Rated of 5
by Juliet The Invention of Everything Else
In The Invention of Everything Else, Samantha Hunt skillfully evokes the world of New York city in the beginning of 1943. She captures the feel of an era where nothing seems impossible; the miraculous inventions which transformed American culture almost overnight gave rise to a collective suspension of disbelief, as exemplified by the national response to the radio broadcast of "War of the Worlds." The discoveries of electricity, magnetism, and radio play directly into to the lives of Louisa, a maid at the Hotel New Yorker, and her widowed father.
As the characters struggle with loss and love, their paths circle around the figure of Nikola Tesla, living out his last years in the hotel where Louisa works. His part of the story is written in first person, while he is consumed by memories of his past as well as by his constant pursuit of knowledge and invention. The parts of the story which incorporate the true details of his life are riveting, but the individual stories of each character are held together more by abstract ideas than by the plot itself. In the end, one is left with a palpable sense of the era, where (heartbreakingly) the possibilities of science seem endless, and how that plays into the inner lives of the people of the time.
Rated of 5
by Stephanie Chance Extraordinary!
This book is full of eccentric, interesting characters. A little bit of history, a little bit of fantasy and time travel... It reminded me a little of Audrey Niffenegger's The Time Traveler's Wife in that you have to suspend your disbelief, but it is ultimately rewarding. The thing I love most about this book is that it sparks my interest in learning something new. I had no idea who Nikola Tesla was before I read this, but now I am glad that I do know about him and his contributions to society. I particularly enjoyed the theme of conflict between invention for invention's sake and invention for fame. Thomas Edison as foil for Tesla in this regard was a surprising and thought provoking element. I definitely recommend this book to any reading group whose members like to be challenged.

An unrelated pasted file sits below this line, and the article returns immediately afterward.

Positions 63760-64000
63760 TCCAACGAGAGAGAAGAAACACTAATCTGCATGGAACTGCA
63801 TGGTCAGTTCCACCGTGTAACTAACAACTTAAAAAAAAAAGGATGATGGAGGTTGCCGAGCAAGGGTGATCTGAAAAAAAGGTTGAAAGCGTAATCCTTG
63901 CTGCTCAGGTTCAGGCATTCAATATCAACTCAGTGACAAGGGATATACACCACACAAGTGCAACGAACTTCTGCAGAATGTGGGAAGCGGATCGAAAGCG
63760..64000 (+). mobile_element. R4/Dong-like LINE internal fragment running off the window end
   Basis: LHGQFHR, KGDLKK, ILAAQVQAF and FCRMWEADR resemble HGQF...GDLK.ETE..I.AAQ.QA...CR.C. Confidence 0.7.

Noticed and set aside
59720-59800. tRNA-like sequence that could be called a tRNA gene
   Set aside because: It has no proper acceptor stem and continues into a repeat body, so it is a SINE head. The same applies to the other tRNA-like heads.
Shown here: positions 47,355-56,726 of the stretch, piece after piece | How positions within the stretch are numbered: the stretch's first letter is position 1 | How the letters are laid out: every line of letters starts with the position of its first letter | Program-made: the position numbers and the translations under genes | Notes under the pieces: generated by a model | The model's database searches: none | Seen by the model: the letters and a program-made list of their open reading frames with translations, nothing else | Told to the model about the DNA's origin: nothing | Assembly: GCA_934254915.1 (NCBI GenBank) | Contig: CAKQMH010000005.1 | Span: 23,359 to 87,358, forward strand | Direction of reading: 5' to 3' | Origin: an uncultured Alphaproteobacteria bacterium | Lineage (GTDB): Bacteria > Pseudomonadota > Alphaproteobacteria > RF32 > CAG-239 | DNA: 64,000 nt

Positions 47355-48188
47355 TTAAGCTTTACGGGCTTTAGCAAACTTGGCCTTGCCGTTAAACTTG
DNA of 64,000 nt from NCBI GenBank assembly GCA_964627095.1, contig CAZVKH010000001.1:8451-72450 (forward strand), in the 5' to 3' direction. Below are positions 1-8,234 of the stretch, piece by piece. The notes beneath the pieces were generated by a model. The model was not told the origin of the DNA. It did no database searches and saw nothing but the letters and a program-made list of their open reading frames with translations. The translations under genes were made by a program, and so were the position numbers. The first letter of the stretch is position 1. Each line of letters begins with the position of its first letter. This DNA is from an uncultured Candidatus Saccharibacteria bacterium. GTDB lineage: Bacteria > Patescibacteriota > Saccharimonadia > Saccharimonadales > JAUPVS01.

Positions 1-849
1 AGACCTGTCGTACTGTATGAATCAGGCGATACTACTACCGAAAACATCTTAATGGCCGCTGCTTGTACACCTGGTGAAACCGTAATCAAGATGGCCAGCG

Rated of 5
by Cathy Not bad, not great
It was hard to believe that the inventor in this book was actually a real person. The author could have been more clear and developed her characters better. The ideas she touches on were good ones...loneliness and confusion in all individuals, not just the aged. It's a subject that everyone has to deal with in real life. It would be a good book for a book club, they could touch on the subjects of age (young and old), loneliness, confusion, and how these individuals dealt with those issues. I liked the ending, it seemed to really come together and explained a lot of what I needed to put it all together.
British Parliament asks Amazon to clarify why it pays $9 million in income tax on $23 billion of UK sales.(May 20 2013) Amazon will be called back to give further evidence to members of the British Parliament "to clarify how its activities in the U.K. justify its low corporate...